The first regulated Bitcoin product in Europe begins trading this week on the Gibraltar Stock Exchange and Deutsche Boerse of Germany. The internet-based currency can be used to transfer money immediately around the world, free of charge and with no need for third-party checks. It is accepted by several major online dealers and is used in more than 200,000 everyday transactions. It cost has been unsettled, peaking at more than$1,200 in late 2013 before crashing after the collapse of the Mt. Gox bitcoin exchange. It has since maintained somewhat, trading at around $655 on Monday, up more than 50 percent this year.
BitcoinETI will be available through regulated brokerages across Europe, and settlement will be handled through Clearstream and Euroclear, the Gibraltar Stock Exchange said, rather than via bitcoin’s shared ledger system, the blockchain. In the United States, where regulation of bitcoin and financial technology more broadly turn to be more difficult, twins Cameron and Tyles Winklevoss entrepreneurs who sued Facebook founder Mark Zuckerberg for allegedly stealing their concept have been waiting for confirmation for a suggested bitcoin exchange traded fund for three years. Their proposed Winklevoss Bitcoin Trust would be the first ETF issued by a U.S. entity that invests solely in bitcoin. Another ETF issued by New York-based ARK Investment Management last year became the first ETF to invest in bitcoin, but it also invests in other fintech companies.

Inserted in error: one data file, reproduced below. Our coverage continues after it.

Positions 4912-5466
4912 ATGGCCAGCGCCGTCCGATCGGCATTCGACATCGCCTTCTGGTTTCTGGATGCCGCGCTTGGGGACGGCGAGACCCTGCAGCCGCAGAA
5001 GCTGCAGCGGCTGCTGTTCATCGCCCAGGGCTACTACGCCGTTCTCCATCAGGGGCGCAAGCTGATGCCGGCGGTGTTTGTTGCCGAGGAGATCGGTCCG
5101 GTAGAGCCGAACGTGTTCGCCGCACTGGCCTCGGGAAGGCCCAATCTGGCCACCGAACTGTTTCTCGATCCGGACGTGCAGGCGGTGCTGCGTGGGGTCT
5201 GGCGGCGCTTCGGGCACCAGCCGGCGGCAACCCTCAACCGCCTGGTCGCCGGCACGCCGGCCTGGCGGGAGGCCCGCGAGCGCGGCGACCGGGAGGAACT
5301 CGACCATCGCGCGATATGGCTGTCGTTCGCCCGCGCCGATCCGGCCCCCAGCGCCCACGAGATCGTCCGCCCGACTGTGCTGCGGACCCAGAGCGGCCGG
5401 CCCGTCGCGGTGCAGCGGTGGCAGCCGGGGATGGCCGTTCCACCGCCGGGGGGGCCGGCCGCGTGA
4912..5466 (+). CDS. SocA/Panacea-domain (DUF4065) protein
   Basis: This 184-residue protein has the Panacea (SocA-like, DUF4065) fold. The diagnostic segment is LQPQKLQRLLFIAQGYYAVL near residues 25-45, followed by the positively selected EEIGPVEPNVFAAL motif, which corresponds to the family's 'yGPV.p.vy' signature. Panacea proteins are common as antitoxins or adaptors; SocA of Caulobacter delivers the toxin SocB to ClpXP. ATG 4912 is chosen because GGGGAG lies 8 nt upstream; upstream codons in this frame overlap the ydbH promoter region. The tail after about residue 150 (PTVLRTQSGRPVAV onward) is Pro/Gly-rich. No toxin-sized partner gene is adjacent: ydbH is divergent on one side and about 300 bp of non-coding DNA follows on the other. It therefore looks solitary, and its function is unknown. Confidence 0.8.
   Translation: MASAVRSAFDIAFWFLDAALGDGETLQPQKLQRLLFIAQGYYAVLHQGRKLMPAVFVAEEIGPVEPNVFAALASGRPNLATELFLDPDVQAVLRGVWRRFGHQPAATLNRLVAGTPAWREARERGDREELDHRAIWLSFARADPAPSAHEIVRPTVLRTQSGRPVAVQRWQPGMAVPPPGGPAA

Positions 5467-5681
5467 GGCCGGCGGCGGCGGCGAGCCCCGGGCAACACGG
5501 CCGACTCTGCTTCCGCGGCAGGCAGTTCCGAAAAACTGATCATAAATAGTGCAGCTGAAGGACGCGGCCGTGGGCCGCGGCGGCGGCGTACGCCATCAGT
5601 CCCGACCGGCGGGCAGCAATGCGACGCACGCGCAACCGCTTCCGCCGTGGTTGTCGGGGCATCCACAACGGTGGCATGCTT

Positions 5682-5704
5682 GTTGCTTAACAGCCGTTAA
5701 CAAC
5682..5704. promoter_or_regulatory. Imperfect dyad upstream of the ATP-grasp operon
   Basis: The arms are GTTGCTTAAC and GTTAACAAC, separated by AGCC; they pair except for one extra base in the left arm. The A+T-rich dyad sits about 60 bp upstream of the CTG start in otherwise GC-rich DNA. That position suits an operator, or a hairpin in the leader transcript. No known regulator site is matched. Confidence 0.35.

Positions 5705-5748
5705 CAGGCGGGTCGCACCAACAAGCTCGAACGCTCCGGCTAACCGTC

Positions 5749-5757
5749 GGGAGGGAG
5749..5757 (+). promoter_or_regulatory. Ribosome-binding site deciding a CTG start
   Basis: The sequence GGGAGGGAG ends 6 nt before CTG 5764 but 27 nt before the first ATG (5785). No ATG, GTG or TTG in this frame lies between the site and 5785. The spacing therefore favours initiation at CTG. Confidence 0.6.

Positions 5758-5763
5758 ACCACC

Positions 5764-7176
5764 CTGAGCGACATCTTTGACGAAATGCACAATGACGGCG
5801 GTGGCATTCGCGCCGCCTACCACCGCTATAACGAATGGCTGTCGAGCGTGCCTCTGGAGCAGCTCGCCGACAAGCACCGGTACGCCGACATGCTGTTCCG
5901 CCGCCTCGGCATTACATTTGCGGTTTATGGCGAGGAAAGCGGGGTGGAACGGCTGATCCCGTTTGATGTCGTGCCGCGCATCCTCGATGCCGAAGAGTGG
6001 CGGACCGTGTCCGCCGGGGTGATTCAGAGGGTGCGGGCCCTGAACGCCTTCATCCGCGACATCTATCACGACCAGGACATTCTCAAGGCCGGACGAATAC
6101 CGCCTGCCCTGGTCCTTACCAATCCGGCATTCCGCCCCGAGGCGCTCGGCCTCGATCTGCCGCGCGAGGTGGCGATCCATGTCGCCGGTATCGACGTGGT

The new European ETI, issued by Gibraltar-based iStructure PCC and sponsored by one of its subsidies, Revoltura, comes as a result of talks between stakeholders, including the Financial Services Commission Gibraltar’s regulator and the British Overseas Territory’s government. CEO of Revoltura, Ransu Salovaara said, “by listing the ETI on the Gibraltar Stock Exchange, which is an EU-regulated market, we are able to bring a high level of transparency and liquidity to shareholders”.